Challenges can be gifts
All through my life I have faced serious challenges. At two years old I had scarlet fever and chicken pox – illnesses that left serious indentations in my skin 49 years later. During a recent visit to the doctor she reminded me that only one in 10 people survived this combination of diseases.
As a teen, these spots combined with my short height gave me an inferiority complex that near crippled my high school journey. As an older teen, I grew up in the 1980s when coke and crack were making some rich and many poor; when young men were challenged to abandon the long-term rewards of education for the short-term gains of the drug trade.
At 28, I contracted tuberculosis and spent two weeks in hospital and a year on a strong antibiotic regiment. In my later adult life, challenges abounded in terms of finances, failings and frustrations. I enjoyed none of these challenges but each, in retrospect, was a gift.
If you want to get strong, you need to lift weight. There is no strengthening of muscles without burden. In suffering, you learn patience to wait; wait on time, wait on seasons, wait on the Lord. In persecution, you learn grace; grace to love your enemies, grace to serve your friends. In disadvantage, you learn resourcefulness; you learn to compensate for your weaknesses by focusing on your strengths. Yes, at the time of their discomfort, I longed for my challenges to pass but in my present I thank God that they made me better. Against the backdrop of all my achievements, whatever I or others believe them to be, there are these challenges that lifted me, that made me stronger.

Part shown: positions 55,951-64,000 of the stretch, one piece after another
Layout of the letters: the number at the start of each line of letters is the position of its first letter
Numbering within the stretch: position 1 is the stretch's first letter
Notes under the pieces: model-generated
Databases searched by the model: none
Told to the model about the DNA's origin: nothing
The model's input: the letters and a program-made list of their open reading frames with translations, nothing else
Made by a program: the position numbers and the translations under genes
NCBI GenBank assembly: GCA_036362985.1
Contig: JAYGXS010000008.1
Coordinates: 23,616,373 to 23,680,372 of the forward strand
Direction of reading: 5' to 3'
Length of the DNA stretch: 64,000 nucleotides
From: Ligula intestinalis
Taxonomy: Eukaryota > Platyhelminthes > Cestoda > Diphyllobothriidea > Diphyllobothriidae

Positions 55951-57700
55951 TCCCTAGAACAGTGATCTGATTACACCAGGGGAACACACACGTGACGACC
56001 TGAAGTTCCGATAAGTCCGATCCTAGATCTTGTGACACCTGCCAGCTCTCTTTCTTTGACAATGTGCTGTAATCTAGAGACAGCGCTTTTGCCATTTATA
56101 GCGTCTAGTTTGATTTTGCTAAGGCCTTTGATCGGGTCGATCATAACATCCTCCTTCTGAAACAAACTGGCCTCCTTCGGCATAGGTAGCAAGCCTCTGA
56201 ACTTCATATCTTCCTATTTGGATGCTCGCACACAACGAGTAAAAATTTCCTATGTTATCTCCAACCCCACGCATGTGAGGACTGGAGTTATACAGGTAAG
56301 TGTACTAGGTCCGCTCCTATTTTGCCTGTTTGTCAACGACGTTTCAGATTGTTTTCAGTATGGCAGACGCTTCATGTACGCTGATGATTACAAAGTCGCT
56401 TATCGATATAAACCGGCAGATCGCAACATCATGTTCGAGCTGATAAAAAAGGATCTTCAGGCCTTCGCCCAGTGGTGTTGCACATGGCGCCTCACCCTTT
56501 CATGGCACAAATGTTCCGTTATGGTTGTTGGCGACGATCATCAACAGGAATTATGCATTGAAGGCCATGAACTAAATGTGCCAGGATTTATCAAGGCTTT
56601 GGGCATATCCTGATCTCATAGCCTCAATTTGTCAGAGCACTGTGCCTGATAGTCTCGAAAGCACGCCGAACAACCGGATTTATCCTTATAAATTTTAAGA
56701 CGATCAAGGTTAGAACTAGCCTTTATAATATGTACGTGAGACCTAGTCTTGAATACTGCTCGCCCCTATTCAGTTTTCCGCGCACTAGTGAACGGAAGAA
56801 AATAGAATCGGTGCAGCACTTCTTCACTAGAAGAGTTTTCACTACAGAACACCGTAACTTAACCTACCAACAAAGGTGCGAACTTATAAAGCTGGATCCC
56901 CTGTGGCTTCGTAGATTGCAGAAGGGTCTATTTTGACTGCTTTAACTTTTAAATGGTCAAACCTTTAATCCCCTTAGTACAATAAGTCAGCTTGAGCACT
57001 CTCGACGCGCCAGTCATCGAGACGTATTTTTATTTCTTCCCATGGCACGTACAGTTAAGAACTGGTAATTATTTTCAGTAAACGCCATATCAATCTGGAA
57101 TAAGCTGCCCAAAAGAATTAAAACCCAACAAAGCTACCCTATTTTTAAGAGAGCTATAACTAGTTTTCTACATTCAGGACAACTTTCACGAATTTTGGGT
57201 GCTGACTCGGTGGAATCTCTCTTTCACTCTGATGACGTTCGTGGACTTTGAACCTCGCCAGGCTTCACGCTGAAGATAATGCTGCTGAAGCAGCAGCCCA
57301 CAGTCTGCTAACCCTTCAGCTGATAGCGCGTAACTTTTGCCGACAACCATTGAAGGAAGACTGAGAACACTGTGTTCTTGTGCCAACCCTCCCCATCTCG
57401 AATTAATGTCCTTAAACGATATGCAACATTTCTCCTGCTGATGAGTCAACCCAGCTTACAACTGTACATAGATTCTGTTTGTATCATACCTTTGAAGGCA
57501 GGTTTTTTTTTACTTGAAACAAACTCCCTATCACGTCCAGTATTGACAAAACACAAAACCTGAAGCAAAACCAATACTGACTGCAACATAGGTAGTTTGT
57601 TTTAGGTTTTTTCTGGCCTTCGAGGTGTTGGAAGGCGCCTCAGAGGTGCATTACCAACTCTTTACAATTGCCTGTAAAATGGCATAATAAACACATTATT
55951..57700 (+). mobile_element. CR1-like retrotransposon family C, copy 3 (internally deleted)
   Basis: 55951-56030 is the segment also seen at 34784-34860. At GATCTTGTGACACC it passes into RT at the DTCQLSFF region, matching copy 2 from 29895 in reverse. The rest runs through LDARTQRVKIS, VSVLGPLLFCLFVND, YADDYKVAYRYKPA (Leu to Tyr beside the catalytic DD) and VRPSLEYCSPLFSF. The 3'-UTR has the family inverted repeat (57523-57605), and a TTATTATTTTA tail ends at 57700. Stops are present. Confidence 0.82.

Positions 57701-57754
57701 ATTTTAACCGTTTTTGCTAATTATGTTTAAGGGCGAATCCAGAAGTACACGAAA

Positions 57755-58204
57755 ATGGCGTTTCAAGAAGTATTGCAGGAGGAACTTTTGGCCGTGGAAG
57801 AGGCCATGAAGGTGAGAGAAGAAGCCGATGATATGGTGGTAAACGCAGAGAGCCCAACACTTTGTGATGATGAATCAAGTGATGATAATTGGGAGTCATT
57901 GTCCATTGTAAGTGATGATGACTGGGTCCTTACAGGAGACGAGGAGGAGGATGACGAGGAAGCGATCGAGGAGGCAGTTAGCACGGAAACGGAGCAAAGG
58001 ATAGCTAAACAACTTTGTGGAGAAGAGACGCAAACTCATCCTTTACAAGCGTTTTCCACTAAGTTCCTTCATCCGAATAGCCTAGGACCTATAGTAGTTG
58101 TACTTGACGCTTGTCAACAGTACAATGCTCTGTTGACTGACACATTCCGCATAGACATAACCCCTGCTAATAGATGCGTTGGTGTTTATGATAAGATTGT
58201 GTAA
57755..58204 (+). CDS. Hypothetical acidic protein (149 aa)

Our nation faces many challenges. We struggle with difficult projects. Our quest for greater and wider spread prosperity is a challenge. The education of our people with sufficient knowledge and skills to serve their ambitions is a challenge. The maintaining of law and order for the safety and comfort of our state is a challenge. The securing of our borders from unbridled intrusion is a challenge. Trust in our leadership and reasonableness in our citizenry are challenges. These and more are unpleasant to experience, yes unpleasant to endure, yet they are our gifts. In facing them we learn courage, and in solving them we find wisdom. Courage and wisdom in a people are an unstoppable force. They are what make a good people a great people.
We should not let complaining and bitterness define us. We should not let whining and whimpering defeat us. We should take courage and find wisdom. In them, we will be able to meet our challenges, however long it takes. When we do this, we will find that these present agonies were gifts to the soul of our nation. We will find that they brought out the best in us and gave us the ability to meet many more challenges as we become the people of our dreams.
• Zhivargo Laing is a Bahamian economic consultant and former Cabinet minister who represented the Marco City constituency in the House of Assembly.